How Serious Is Glioblastoma? The Truth About John McCain's Type Of Brain Cancer

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John McCain
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Sending positive thoughts to the Senator, a true warrior.

Republican Senator John McCain has been diagnosed with one of the deadliest forms of brain cancer

In a statement released by the Mayo Clinic on Wednesday, doctors said they discovered the cancer while surgically removing a blood clot from above the senator's left eye. 

"Subsequent tissue pathology revealed that a primary brain tumor known as a glioblastoma was associated with the blood clot," the statement read. "The Senator and his family are reviewing further treatment options with his Mayo Clinic care team. Treatment options may include a combination of chemotherapy and radiation."

Though the 80-year-old is reportedly in good spirits, this type of brain cancer is very serious. According to the American Brain Tumor Association, glioblastomas are usually highly malignant and can be very aggressive. 

Symptoms the senator is likely experiencing include headaches, nausea, vomiting, drowsiness, weakness on one side of the body, memory, speech difficulties, and visual changes. That could explain his confusing line of questioning in the hearing of FBI Director James Comey.

He's quoted saying, “You’re going to have to help me out here. In other words, we’re complete, the investigation of anything former Secretary Clinton had to do with the campaign is over, and we don’t have to worry about it anymore?” 

The standard prognosis for adults with glioblastoma is 2-3 years, however, if it's a more aggressive form, it can be as short as 14 months. But a study in 2009 reported that 10% of patients may live five years or longer, so not all hope is lost. 

But even with treatment, the tumor almost always grows back in less than a year, requiring more surgeries to remove it. Because of that, glioblastoma is almost never cured.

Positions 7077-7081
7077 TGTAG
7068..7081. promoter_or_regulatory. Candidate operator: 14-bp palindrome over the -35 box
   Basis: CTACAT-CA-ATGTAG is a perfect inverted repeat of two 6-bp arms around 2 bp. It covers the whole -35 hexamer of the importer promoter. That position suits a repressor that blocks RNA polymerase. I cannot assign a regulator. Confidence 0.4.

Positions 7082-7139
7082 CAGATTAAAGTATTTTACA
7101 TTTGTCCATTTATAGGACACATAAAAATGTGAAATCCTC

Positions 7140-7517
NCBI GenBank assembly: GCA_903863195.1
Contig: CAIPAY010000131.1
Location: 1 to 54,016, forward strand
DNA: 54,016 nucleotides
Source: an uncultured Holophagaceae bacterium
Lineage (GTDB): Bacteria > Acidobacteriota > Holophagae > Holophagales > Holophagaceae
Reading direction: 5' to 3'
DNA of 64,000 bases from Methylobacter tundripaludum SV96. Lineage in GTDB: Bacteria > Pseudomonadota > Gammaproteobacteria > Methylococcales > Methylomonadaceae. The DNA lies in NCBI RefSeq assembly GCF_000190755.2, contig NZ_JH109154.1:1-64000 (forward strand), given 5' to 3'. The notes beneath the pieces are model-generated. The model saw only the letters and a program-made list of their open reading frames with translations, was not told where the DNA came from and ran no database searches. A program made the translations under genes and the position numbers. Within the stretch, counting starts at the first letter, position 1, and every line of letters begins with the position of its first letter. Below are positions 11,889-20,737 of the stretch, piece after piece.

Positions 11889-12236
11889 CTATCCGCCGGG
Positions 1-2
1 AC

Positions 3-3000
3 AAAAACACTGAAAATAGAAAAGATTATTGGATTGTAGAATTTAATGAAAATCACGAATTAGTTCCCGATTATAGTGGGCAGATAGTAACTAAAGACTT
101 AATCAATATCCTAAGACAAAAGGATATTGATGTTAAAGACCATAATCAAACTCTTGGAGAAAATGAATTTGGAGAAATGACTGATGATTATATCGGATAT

McCain is not the first politician to suffer from the tumor. Senator Edward M. Kennedy died of glioblastoma just 15 months after he was diagnosed in 2009, and Beau Biden, the son of former Vice President Joe Biden, died of it in 2015, nearly two years after diagnosis.

A new drug that could fight glioblastoma was announced by the National Foundation for Cancer Research last year. The doctors behind the new treatment combined it with radiation and have found "profound survival benefits" in pre-clinical models. 

ABC 

It's unclear what treatment options are available for McCain, but miracles have happened before. 

When President Jimmy Carter was diagnosed with melanoma that had spread to his liver and brain in 2015, his future looked incredibly grim. But thanks to a new kind of medication that trains the immune system to fight cancer tumors, Carter is now cancer free. 

The drug, pembrolizumab, is mainly given to melanoma patients, but in August of 2016, early clinical trials involving the drug and McCain's form of brain cancer were announced and appear to be promising. 

Out of the 11 patients studied, four survived for more than five years. 

This isn't the first battle McCain has had to overcome. The senator has a history of melanoma, an aggressive form of skin cancer, and during the Vietnam War, he was held as a prisoner by the North Vietnamese for almost six years. 

Even though he was tortured and held in solitary confinement, he declined early release until prisoners who had been captured longer than he had were let go. 

Our thoughts and prayers are with this strong man and his family. 

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